Wasn't my daughter told last year that she had completed everything she needed to complete and would go on to take geometry? (I swear I saw that on some form that came home, but of course now I cannot find it.)
"I've graded everything I have and I don't have those tests from her."
This is the same teacher who also told my daughter that she had not turned in assignments (she had) and that she had to re-do them (she did), only to be told a few days later that "I'm so sorry, but I did find your original assignments".
When I challenged this teacher that perhaps she has misplaced my daughter's tests, she only repeated the "I've graded everything" excuse and then said that my daughter (who, like teens everywhere, hasn't done math all summer) would retake the tests in order to qualify to go on to take Geometry.
I got in to see the scheduler, who told me that although it "made sense" that a kid who passed Algebra with an A- should be allowed to take Geometry, he (the scheduler) couldn't change a core class without permission from the Principal or the Counselor.
Off I went to the Principal's office, only to be told that both he and the Counselor were in a meeting. But I could wait for 40 minutes and then "corner one or the other" to ask to get the permission to put my kid in the class she belongs in.
I cornered said overworked guidance counselor, only to be told the state won't let the high school give a kid credit for a course taken in middle school *regardless of the grade in said course* unless they have passed all 16 concept tests. He said we're "on his radar" but he has "500 of you" to deal with today.
But I still want my kid not to have to retake a course she got an "A" in.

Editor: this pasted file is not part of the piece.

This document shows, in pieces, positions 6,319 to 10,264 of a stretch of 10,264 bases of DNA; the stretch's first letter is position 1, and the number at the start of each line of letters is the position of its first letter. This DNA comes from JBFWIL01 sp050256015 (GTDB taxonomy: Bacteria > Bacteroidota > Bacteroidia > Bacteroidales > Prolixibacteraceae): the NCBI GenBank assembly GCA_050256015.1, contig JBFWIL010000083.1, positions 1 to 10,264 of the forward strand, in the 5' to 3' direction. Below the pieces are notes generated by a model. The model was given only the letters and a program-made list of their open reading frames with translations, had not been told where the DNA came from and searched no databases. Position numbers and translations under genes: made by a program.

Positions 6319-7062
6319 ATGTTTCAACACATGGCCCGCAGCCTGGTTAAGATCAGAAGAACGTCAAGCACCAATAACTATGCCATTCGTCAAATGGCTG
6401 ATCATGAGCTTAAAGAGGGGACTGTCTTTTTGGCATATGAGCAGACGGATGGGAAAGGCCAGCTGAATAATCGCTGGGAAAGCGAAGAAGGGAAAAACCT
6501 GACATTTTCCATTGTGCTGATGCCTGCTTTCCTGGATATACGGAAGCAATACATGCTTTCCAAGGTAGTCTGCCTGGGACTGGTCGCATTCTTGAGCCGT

Welcome to the world of overtesting kids and lack of logic. The way the system works, if a kid passed all 16 Algebra concept tests (with a 70) and got a "C" in Algebra, he or she could take Geometry. But if a kid passed 14 of 16 tests (in reality, I strongly suspect 16 of 16), AND gets an "A", she must retake Algebra.
I've now written to the Principal, the Guidance Counselor, this year's math teacher, last year's math teacher, and last year's Vice Principal. They're all doing research. But there is no promise that my daughter can take Geometry.
My poor kid is so mad (about lost assignments and lost tests and the potential requirement to re-take tests that she took months ago, just to get into a class that, as I recall, has little to do with Algebra in the first place) that she's practically spitting nails.
Welcome to high school.
Should I mention that Newsweek declared this high school the second best public high school in all of Oregon?
I would hate to see the worst.
But I'll end on a positive note: Algebra is her first class of the day, so at least tomorrow when she starts high school (with her schedule still "wrong"), she'll get that class out of the way first.
- My interests include veganism and vegetarianism, health, ethics, politics and culture, media, and the environment. I have three kids; I teach college part-time, study piano and attempt to garden. I knit. I blog on just about anything, but many posts are related to my somewhat pathetic quest to eat better, be more mindful of the environment, and be a more responsible news consumer. Sometimes I write about parenting, but, like so many Mommy bloggers, my kids have recently told me not to. :) Thanks for reading.